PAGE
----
If you have diabetes, there's no need to give up alcohol completely, but it's important to drink sensibly. However, don't drink on an empty stomach - eat food containing carbohydrate before and after drinking and monitor your blood glucose levels regularly.
If lifestyle changes alone don't reduce your glucose levels, you may be prescribed medicines to increase insulin production and strengthen its effect. Some examples are listed here.
- Metformin is a medicine called a biguanide that improves the effectiveness of insulin by reducing the amount of glucose released from the liver and improving the way glucose is used by muscles.
- Sulphonylureas encourage your pancreas to produce more insulin, and include glibenclamide and glipizide.
- Prandial glucose regulators also encourage your pancreas to produce more insulin - they work more quickly than sulphonylureas but only last for a short time. Examples include repaglinide and nateglinide.
- Thiazolidinediones reduce your body's resistance to insulin and are sometimes used with metformin and sulphonylureas if other standard treatments aren't working or aren't tolerated. Examples include rosiglitazone and pioglitazone.
- Newer medicines called DPP-4 inhibitors, such as sitagliptin or vildagliptin, help your body to produce more insulin in response to meals. They don't cause weight gain and only rarely cause hypos.
- Acarbose lowers blood glucose by slowing the breakdown of some carbohydrates.
Two or more of the medicines listed here can be given in combination as they may give better control than one on its own.
Ask your doctor for advice on which medicine is best for you.
It's also possible that you will be given medicines to control your blood pressure if lifestyle changes including those mentioned above aren't enough to do this. Your GP will prescribe either an angiotensin converting enzyme (ACE) inhibitor, or an angiotensin II receptor blocker depending on which is most suitable for you.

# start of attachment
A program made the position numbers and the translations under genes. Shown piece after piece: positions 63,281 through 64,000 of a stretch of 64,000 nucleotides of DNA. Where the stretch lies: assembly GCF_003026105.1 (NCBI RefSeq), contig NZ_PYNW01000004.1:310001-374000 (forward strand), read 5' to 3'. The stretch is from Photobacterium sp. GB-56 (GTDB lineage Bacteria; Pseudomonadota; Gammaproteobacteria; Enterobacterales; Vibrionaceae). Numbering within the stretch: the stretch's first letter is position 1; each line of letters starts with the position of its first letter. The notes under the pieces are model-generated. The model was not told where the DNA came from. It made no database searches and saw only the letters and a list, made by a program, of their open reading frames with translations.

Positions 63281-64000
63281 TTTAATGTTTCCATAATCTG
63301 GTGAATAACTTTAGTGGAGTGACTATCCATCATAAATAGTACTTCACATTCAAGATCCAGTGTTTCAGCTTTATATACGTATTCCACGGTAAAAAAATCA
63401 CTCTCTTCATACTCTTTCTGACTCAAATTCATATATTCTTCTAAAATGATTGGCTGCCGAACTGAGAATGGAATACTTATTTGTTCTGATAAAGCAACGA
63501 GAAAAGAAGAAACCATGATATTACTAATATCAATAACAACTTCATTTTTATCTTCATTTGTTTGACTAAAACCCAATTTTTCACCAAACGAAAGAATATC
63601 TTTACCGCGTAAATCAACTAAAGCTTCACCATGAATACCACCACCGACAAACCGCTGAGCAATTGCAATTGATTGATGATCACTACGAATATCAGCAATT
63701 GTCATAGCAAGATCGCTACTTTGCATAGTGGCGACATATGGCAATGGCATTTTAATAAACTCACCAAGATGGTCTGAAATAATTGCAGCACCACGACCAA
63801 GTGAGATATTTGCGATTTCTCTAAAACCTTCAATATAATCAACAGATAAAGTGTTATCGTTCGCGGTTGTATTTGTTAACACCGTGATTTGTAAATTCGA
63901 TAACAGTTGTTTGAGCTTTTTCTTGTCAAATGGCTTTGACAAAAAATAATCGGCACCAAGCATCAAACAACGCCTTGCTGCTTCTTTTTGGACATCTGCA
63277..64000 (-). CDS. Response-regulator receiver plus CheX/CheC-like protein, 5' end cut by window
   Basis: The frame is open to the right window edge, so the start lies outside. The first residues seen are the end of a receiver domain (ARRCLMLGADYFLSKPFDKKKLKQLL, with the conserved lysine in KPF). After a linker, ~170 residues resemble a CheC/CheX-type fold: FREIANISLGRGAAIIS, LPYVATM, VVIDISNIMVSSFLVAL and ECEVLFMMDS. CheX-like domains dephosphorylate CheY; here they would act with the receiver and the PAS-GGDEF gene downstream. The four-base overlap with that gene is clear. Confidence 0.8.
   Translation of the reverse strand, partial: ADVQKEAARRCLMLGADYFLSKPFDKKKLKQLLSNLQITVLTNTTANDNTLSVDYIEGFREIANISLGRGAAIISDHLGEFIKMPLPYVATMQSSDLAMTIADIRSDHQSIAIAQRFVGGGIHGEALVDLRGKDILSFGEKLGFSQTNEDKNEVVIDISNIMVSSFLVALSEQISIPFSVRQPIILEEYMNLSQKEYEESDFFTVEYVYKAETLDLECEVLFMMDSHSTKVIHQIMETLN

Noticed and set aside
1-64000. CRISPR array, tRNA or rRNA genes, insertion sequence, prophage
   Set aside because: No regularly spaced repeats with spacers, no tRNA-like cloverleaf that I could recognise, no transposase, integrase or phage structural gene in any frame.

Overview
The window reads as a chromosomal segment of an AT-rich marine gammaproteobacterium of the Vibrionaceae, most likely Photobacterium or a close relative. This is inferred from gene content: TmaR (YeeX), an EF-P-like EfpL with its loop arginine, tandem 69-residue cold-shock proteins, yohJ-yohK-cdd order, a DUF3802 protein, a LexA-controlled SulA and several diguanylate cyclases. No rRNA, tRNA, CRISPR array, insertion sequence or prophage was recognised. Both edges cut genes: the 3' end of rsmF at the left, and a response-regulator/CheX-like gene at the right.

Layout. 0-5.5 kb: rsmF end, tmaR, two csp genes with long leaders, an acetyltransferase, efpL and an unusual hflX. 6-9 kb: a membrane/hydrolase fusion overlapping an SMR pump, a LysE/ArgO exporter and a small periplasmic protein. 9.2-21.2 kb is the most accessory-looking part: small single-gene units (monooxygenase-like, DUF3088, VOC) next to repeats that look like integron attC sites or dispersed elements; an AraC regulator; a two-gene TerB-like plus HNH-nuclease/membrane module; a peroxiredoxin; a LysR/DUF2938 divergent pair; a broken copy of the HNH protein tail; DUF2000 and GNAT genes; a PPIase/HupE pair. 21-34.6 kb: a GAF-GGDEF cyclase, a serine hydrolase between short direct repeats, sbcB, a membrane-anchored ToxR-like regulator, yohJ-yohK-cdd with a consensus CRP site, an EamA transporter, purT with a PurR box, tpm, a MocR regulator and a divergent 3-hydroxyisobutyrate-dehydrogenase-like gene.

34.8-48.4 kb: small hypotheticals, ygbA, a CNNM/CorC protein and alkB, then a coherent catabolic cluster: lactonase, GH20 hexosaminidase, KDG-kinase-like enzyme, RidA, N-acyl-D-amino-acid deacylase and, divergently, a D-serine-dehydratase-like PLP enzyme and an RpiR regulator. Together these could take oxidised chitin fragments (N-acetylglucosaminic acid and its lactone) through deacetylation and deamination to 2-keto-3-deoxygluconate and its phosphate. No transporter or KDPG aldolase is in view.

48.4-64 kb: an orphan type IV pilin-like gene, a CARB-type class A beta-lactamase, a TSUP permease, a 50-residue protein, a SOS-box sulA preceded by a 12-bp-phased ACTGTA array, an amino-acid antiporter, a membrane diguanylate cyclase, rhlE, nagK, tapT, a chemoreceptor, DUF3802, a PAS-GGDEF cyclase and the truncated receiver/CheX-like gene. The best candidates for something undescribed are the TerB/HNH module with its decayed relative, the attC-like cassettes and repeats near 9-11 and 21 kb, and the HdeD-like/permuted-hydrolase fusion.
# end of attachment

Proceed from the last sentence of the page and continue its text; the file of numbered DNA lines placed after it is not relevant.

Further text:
It's also important to try to lower your cholesterol levels through lifestyle measures such as changing your diet, losing excess weight and taking regular exercise. However, if these don't work, you're likely to be prescribed a medicine to help lower your cholesterol. This will probably be a statin such as atorvastatin or fluvastatin.
It's very important to keep your blood pressure and the level of cholesterol in your blood well controlled. High blood pressure and high cholesterol levels have been linked to heart attack and stroke - you're more at risk of these and other complications if you have diabetes.
If lifestyle changes and medicines don't control your blood glucose levels, you may need to start insulin injections in addition to, or instead of, tablets.
You will usually give insulin injections to yourself once or twice a day, using either a traditional needle or a pen-type syringe with refillable cartridges. There are different kinds of insulin that work at different rates and for different lengths of time. Each can have varying rates of success in different people - ask your doctor for advice on which type is best for you.
Monitoring your blood sugar
You may be able to monitor your blood glucose levels with a home test kit. This involves taking a pinprick of blood from your finger and putting a drop on a testing strip. A meter will read the result automatically. However, self-monitoring isn't usually recommended unless you're using insulin injections. More research is needed to find out whether self-monitoring is an effective way of controlling blood glucose.